Another form of excuse making, and of buck passing, is to keep rehearsing the past. Perhaps you were overlooked for a promotion that you deserved. Perhaps an executive said unkind things, or did not value you the way that you valued yourself. Perhaps you were even terminated from your job. At some point, you have to let it go.

Rehearsing past hurts or offenses time and again is unattractive, and it is guaranteed to prevent others from wanting to move you forward. Deflecting blame on to people or institutions from our past is just another way of failing to take responsibility for our lives and to demonstrate our resiliency for the next opportunity. Failure happens to everyone. Those who are successful learn from it, and then move past it to welcome the future. They don’t keep reminding others of it.

4. Playing favorites, flirting at the office, and failing to see our mistreatment of others.

One of the essential traits of respected leaders is fairness, and nothing breaks down that trust by those that follow than to observe that the leader has favorites, or to see a leader mistreat an employee in a way that others see as unfair. Of course, mistreatment or discrimination based on age, sex, gender or orientation is always unwelcome and often illegal. But mistreatment moves beyond the technicalities of discrimination. Mistreatment is usually more subtle. You never listen to the person when they offer ideas. You never respond to their emails. You cut them out of meetings. You withhold information that they would find valuable. You flirt with their colleagues. You go out for happy hour with their associates but don’t include them in your invitation. After a while, the perception that you have favorites builds, and managers often are not aware of how they are perceived by those that follow them. Of course, we all have better chemistry with some than others, but professionalism requires fair leadership and fair outcomes for all who work with us as leaders.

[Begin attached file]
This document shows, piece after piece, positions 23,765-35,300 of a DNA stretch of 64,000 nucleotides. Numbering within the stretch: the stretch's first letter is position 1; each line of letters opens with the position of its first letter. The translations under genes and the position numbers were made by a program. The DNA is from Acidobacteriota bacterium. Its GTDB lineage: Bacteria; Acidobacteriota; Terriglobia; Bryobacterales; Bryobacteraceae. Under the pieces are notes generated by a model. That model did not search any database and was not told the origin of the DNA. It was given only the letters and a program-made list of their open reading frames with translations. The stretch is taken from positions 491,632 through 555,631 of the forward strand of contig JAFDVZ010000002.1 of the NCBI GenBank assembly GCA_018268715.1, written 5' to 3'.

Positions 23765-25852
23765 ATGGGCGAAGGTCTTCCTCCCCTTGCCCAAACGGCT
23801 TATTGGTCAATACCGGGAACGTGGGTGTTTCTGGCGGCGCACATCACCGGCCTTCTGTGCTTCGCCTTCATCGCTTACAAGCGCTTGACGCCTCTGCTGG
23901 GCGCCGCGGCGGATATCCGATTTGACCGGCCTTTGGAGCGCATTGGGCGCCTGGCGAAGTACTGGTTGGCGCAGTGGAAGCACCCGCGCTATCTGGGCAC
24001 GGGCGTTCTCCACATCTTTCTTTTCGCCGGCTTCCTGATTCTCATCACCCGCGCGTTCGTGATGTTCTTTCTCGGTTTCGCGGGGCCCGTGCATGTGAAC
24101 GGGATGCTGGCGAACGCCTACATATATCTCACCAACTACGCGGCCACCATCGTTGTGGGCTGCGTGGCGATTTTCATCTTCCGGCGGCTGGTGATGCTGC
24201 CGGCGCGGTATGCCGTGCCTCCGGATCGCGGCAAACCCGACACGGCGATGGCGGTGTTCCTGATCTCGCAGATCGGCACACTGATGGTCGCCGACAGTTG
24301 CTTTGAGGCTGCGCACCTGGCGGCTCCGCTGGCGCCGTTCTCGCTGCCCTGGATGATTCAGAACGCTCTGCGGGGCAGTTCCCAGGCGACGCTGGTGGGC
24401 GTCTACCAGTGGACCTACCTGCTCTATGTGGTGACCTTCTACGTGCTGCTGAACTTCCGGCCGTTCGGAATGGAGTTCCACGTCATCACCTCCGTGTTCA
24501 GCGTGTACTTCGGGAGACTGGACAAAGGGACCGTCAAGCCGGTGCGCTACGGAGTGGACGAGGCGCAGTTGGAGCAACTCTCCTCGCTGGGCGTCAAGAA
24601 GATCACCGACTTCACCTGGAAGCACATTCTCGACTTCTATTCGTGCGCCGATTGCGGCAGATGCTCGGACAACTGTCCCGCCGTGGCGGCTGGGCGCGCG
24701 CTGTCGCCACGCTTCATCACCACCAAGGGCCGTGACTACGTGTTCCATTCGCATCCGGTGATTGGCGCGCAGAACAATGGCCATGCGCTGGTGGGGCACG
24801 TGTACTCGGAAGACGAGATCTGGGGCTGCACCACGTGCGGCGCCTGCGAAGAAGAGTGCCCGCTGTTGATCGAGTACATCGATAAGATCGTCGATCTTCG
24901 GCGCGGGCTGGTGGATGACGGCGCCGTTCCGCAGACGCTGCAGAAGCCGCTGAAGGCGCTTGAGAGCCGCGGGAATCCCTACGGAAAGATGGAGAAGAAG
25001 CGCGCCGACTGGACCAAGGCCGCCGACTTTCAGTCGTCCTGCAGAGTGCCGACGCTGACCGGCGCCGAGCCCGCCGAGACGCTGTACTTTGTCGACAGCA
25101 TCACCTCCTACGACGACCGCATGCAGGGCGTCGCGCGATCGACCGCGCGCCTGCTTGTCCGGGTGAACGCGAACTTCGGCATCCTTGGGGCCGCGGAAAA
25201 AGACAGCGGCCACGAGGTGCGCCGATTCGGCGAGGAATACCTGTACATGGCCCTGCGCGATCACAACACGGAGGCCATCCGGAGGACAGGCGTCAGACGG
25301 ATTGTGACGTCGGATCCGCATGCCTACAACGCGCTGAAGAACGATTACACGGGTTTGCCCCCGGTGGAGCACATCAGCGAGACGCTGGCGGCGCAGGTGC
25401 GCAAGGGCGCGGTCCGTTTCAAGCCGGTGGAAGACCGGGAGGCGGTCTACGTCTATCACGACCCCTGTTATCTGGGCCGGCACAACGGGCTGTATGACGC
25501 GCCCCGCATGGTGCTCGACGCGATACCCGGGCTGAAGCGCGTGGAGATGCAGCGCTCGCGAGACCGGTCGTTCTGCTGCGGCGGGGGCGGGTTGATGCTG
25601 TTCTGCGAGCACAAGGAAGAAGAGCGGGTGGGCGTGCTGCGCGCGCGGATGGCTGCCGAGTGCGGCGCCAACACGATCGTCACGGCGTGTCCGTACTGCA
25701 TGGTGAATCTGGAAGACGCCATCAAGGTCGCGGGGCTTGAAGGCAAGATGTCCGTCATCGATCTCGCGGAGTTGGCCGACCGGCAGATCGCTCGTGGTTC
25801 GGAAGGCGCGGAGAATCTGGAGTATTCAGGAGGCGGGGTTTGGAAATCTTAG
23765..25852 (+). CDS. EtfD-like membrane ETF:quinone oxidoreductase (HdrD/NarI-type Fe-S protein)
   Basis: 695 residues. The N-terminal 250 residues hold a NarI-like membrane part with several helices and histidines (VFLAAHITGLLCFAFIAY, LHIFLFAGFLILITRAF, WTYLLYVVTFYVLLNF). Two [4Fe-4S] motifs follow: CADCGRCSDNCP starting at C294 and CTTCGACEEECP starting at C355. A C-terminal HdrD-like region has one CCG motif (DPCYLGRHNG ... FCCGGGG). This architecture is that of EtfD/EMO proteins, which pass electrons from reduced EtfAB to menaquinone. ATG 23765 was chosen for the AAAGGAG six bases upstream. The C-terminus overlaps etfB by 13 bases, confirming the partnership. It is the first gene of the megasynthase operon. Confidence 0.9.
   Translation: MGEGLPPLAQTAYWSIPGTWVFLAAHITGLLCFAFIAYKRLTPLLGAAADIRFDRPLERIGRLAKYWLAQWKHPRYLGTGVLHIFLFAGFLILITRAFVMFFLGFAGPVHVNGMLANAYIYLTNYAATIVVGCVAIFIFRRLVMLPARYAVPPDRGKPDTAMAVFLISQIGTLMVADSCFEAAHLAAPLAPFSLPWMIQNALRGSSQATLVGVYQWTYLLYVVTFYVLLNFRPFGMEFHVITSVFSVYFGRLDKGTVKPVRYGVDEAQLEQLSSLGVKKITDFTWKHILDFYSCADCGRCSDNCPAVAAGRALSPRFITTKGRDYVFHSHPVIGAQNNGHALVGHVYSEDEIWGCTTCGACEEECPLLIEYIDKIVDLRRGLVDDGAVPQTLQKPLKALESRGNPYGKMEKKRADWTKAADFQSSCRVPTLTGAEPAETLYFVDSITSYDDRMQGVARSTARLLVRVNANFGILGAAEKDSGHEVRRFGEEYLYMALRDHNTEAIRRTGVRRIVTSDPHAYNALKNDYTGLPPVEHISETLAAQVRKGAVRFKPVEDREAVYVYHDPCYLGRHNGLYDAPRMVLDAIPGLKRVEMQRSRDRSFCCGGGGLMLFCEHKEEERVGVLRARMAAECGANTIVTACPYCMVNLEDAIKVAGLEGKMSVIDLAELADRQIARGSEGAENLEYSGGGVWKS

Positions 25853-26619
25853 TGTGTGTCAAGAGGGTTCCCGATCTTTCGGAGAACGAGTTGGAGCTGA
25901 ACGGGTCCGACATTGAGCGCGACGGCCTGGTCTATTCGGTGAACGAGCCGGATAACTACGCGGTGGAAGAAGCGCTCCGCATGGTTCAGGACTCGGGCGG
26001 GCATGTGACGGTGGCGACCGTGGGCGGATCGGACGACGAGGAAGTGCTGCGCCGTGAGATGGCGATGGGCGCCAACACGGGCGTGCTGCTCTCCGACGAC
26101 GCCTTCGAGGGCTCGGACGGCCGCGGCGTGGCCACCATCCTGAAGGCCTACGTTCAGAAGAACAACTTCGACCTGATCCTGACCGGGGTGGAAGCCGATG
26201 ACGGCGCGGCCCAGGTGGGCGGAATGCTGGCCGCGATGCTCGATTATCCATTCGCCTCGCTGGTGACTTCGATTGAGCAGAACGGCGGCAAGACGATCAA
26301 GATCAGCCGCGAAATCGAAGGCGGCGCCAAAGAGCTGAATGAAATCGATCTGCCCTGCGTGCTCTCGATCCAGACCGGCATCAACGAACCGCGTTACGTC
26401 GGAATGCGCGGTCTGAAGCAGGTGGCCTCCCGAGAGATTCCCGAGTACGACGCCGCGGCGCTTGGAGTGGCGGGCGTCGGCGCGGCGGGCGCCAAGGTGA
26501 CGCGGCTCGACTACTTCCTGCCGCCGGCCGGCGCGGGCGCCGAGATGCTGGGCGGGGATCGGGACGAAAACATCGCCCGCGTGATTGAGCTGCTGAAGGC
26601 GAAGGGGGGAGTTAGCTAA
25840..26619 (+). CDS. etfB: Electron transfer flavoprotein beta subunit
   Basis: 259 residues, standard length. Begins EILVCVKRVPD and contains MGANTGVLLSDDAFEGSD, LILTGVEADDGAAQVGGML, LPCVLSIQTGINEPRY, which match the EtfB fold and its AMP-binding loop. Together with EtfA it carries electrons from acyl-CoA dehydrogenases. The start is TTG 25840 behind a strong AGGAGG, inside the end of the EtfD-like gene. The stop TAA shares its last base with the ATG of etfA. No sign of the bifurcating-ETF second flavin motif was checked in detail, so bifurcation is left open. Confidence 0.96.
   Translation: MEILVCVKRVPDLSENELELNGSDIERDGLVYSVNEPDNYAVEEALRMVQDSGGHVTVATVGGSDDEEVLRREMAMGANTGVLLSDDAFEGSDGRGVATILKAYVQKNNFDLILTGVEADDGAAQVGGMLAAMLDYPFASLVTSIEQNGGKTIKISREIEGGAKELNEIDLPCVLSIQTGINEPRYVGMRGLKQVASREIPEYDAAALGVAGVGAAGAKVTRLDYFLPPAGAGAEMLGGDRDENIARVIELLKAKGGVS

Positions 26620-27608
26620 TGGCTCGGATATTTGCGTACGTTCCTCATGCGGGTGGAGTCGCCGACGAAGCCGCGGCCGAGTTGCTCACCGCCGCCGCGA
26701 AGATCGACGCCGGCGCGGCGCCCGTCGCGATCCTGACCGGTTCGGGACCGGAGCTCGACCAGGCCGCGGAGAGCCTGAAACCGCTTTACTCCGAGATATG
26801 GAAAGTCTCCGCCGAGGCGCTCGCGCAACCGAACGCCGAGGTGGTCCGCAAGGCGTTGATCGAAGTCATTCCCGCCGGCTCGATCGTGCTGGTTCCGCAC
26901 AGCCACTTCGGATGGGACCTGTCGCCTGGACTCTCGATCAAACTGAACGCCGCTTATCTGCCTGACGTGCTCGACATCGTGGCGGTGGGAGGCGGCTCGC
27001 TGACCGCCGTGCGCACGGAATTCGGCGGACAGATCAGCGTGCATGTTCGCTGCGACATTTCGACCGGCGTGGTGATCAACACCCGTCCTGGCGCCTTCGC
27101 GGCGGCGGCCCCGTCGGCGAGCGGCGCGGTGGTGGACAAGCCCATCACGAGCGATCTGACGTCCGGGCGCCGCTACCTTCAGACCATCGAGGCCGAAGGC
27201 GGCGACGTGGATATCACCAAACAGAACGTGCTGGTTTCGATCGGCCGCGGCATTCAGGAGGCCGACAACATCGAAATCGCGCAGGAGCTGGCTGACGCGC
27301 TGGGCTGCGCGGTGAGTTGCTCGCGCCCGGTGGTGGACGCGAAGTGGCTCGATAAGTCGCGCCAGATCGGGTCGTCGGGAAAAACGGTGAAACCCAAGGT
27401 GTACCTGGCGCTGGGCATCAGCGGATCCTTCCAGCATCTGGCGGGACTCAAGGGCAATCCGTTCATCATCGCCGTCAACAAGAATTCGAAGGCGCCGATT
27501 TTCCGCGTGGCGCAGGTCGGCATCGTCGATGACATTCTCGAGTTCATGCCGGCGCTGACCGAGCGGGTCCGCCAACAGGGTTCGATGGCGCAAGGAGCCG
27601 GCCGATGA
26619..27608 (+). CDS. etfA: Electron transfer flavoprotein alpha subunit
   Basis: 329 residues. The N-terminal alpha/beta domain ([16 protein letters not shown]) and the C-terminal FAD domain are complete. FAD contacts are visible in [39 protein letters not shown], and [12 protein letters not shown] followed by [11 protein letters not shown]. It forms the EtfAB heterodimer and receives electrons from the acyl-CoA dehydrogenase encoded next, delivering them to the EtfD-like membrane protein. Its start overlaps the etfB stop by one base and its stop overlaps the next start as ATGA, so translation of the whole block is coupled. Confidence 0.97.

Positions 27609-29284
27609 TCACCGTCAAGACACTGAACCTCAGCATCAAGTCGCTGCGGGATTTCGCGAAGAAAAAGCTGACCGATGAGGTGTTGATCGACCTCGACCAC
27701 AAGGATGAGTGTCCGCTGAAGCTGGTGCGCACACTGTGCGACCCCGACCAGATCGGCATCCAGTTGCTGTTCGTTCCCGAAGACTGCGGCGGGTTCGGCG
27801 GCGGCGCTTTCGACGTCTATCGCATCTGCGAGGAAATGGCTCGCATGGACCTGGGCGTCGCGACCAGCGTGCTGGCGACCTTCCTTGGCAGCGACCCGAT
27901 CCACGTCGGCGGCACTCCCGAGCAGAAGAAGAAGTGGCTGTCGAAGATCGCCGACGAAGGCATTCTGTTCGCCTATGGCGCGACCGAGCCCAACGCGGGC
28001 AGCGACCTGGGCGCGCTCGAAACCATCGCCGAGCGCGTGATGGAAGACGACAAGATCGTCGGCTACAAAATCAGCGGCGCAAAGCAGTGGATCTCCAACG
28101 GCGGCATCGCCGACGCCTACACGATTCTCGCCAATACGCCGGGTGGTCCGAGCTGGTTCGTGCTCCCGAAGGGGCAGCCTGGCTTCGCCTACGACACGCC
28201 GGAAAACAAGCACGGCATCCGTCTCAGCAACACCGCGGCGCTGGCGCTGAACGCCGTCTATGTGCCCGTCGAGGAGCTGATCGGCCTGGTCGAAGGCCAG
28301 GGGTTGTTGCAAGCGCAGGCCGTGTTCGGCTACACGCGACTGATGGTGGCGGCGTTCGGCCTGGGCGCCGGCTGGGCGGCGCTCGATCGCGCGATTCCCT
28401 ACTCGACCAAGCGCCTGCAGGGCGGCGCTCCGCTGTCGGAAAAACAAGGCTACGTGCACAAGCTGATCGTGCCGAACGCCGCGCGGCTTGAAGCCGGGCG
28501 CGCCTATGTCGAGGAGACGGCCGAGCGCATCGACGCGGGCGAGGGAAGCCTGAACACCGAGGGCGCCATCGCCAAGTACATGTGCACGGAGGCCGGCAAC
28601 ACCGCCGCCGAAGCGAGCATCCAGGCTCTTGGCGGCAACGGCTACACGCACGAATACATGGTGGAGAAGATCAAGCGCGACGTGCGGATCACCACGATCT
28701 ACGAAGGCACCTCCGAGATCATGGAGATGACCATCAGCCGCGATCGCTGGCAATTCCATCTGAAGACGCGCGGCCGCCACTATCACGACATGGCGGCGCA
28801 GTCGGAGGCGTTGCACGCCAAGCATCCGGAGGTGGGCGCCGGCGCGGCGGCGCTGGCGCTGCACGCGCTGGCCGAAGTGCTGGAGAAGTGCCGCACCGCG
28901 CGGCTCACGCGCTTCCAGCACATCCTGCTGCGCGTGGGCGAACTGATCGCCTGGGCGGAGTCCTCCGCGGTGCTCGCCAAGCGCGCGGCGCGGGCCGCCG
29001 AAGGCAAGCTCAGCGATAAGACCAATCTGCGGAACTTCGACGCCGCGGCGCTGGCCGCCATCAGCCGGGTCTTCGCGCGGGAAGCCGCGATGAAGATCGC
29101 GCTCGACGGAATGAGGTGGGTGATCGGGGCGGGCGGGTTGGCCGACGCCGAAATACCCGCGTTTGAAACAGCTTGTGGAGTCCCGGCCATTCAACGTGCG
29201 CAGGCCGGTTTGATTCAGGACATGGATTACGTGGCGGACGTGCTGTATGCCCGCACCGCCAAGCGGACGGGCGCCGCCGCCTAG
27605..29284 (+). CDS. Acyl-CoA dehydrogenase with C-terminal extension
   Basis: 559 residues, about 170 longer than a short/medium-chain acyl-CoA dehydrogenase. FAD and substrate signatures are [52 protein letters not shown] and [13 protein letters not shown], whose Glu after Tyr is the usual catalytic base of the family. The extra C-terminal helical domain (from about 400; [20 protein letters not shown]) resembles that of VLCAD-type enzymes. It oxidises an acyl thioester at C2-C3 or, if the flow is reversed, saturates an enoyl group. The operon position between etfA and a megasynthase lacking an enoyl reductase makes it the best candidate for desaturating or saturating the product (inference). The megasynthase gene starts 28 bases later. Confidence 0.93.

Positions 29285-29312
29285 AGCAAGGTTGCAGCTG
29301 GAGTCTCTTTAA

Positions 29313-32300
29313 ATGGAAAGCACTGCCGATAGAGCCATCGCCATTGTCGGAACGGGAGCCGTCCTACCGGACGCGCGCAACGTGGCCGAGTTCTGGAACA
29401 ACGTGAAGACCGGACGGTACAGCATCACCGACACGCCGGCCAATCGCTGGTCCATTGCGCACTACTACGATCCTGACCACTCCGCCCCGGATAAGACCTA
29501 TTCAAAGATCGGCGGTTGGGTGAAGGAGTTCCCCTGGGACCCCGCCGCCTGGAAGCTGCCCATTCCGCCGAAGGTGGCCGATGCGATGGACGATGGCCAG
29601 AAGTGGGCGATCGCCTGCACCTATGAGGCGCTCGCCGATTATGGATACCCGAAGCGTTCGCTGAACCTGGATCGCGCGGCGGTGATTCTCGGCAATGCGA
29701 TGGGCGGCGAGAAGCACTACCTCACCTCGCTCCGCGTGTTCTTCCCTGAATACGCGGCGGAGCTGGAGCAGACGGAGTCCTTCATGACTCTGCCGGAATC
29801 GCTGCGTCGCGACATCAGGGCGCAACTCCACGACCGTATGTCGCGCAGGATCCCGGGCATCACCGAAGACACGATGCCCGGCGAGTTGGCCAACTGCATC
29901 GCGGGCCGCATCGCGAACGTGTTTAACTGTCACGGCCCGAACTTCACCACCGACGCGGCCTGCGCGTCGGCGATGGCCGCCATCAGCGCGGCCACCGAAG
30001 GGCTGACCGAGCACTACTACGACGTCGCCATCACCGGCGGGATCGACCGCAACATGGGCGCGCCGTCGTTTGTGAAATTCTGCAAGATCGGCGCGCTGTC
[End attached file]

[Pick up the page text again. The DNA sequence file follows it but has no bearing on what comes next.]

5. The need to win in all circumstances, and the tendency to punish those who share bad news.